Also, until last year I used to work in an office so of course, the barking was occasional (or I thought it was) and noticeable only for a few hours over the weekend. And as there is noise in a house with kids/conversations/radio/tv over the weekend, you do not notice it as much.

    Now I have been working from home for 10 months. That mean that I am in near total silence all day long at home at my desk. And I cannot work with white noise / background music / radio as I need to focus all the time so (near) silence is key for me.

    The new dog (Mixed terrier btw) is young and likes to bark, it is also one of those type of breed that is prone to barking a lot. Especially when left alone.

    He would bark at the door or at the window all day long when the owner is away.

    The front of the house faces a quiet street and the windows have no curtains nor blinds. The dog can reach the window from the sofa and sits there and bark away to every single person walking by, builders (and we have a lot of that around here) or cars, etc …

    Obviously a cool game 🙂 for him !

    But this is becoming a really nuisance. Already 4/5 months of that.

    I talked to him once gently explaining the facts (no patronising, no arrogance, no judgement), saying I was concerned for the dog’s health and that he should know about the barking anyway to take appropriate action.

    He simply replied: he will learn, he is still young”…

    I mentioned some tips I gathered with the local vet and on the web, eg he could leave a comforting piece of clothe (with his scent/odour on), partially closing windows without blacking out the room completely of course, adding blinds to block of the view to the street, teaching /training lessons but nothing is being done.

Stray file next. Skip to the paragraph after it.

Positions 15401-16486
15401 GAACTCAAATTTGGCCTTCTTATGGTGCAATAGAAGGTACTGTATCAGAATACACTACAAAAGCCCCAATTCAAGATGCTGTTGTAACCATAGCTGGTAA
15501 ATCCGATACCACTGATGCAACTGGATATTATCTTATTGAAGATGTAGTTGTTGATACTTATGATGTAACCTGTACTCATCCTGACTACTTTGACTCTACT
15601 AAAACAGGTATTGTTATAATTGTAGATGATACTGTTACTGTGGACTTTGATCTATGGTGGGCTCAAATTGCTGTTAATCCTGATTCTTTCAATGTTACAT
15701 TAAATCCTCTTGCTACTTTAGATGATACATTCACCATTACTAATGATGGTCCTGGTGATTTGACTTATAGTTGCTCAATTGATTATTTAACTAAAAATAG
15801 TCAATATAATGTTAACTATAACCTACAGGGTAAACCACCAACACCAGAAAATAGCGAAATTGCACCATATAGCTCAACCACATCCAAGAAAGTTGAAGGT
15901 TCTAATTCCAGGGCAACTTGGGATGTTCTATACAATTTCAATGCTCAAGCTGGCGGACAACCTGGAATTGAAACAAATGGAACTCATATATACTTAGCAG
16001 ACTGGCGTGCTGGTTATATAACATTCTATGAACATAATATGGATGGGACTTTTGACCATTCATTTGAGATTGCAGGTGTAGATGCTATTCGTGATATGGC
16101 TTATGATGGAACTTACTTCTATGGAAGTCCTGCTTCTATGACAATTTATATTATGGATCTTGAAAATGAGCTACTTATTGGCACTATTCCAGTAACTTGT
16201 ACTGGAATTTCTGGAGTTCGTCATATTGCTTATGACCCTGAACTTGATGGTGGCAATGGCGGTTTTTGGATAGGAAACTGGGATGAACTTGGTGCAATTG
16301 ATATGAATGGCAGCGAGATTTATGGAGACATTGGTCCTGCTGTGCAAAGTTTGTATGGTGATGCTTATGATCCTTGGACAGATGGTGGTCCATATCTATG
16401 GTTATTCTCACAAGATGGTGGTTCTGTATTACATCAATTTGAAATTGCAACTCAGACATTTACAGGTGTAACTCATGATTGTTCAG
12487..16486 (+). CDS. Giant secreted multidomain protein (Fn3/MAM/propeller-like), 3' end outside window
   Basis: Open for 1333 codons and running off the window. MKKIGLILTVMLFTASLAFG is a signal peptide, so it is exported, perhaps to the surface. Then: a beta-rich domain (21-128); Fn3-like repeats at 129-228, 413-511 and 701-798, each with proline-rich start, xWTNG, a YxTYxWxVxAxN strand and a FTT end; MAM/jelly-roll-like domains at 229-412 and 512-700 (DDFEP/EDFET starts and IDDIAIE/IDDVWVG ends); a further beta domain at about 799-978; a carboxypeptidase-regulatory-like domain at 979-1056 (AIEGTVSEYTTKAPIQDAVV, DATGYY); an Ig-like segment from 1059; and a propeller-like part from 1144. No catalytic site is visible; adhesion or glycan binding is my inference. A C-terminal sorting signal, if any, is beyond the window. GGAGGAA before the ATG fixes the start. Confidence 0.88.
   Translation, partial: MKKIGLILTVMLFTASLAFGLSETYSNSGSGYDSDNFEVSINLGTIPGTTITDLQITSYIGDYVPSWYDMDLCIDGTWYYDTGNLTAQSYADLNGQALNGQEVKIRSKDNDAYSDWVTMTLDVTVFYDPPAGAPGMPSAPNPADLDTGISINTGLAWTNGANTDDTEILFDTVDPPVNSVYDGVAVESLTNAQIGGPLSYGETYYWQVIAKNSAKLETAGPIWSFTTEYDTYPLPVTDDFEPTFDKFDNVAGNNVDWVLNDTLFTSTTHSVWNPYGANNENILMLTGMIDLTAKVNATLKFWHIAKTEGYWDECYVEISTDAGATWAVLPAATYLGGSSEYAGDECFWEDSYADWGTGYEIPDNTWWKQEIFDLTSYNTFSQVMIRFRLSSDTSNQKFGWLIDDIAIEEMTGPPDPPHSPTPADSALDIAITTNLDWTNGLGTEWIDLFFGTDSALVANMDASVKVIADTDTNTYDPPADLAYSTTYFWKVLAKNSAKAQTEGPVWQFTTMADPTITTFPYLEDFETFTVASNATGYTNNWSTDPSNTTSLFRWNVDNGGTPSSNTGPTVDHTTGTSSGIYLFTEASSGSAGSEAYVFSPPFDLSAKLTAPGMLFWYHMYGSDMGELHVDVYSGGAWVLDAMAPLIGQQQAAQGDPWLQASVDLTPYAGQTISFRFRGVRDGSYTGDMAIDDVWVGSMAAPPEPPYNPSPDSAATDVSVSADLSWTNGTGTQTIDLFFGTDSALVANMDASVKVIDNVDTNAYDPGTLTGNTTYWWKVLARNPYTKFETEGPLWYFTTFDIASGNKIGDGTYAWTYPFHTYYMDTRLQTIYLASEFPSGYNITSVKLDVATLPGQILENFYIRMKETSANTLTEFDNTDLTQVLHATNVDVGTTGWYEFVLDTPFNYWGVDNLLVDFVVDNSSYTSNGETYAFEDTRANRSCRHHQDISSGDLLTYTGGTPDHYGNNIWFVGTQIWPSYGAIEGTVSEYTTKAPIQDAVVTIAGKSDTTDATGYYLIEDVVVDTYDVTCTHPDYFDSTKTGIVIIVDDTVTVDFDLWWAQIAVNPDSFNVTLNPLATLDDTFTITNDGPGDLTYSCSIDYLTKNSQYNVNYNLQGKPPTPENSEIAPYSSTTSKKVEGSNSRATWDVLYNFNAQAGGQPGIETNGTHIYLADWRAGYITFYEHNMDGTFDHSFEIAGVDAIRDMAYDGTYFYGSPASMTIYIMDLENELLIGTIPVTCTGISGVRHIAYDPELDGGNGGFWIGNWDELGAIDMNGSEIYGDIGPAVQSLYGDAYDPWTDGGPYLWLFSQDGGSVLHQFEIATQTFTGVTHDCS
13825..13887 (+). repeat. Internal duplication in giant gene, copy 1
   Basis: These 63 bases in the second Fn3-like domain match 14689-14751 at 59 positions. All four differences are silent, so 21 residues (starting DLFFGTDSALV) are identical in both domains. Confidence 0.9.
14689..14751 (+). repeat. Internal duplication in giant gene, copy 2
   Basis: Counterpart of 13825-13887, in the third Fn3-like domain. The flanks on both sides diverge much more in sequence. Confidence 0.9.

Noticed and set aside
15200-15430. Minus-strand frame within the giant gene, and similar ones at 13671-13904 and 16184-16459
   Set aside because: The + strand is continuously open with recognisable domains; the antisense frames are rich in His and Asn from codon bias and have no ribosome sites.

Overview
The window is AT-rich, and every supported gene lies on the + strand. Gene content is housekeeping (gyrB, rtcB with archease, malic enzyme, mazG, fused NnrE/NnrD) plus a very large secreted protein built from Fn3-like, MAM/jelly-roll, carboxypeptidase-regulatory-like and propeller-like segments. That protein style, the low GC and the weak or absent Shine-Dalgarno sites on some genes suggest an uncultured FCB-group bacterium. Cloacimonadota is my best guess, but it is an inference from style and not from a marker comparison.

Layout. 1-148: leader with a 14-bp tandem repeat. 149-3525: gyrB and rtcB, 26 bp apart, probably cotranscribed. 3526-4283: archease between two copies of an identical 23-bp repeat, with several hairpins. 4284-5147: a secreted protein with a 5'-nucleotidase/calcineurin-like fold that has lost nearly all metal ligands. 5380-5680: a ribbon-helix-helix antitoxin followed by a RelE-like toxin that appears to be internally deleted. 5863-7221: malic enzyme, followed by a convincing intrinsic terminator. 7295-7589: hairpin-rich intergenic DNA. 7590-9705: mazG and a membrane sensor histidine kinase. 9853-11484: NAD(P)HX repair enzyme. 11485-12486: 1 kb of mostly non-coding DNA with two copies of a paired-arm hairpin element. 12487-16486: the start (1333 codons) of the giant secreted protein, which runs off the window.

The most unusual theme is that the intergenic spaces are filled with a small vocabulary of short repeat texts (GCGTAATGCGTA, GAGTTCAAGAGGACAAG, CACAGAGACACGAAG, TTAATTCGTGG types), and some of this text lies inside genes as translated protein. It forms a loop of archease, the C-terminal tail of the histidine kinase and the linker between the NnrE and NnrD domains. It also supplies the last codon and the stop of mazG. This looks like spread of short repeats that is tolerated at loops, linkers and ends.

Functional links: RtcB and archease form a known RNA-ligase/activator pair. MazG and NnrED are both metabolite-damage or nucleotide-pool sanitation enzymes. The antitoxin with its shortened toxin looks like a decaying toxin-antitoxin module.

I had many dogs (and cats) in my life and I have always trained them but I trained them EARLY which was the key to success I believe. And I monitored progress with friends and neighbours to make sure they were not barking randomly while I was away.

    He also told me, “well with all the noise with your kids and your loud music, then that is a change ! and walked away”.

    This is totally untrue as my kids are actually very well behaved, they do not shout often and when they do, we are on top of things pretty quickly + we do not play loud music at all.

    I wanted to mention that just to show that there is a clear lack of acknowledgement of the problem here and a true lack of respect for us (and for the dog !).

    I do not want to fall out with my neighbour but I am thinking of calling the authority soon which is not going to be the best thing to do.

    The neighbour next door is his best mate and I really do not understand how he copes with it (also a pensioner) but he does … Which does not help me as I have no back up nor line of support here.

    Help please. Any advice would be great. Thanks.

    John

    [Reply]

    Minette Reply:

    There is not a lot you can do without the owner’s help.

    Sometimes bark monitors will work. It is a device that emits a sharp tone when dogs bark. Some dogs find it offensive and so it stops their barking. Some dogs don’t care.

    You would have to try it and see if it is successful

    [Reply]

  28. Gabz says:

    Hi,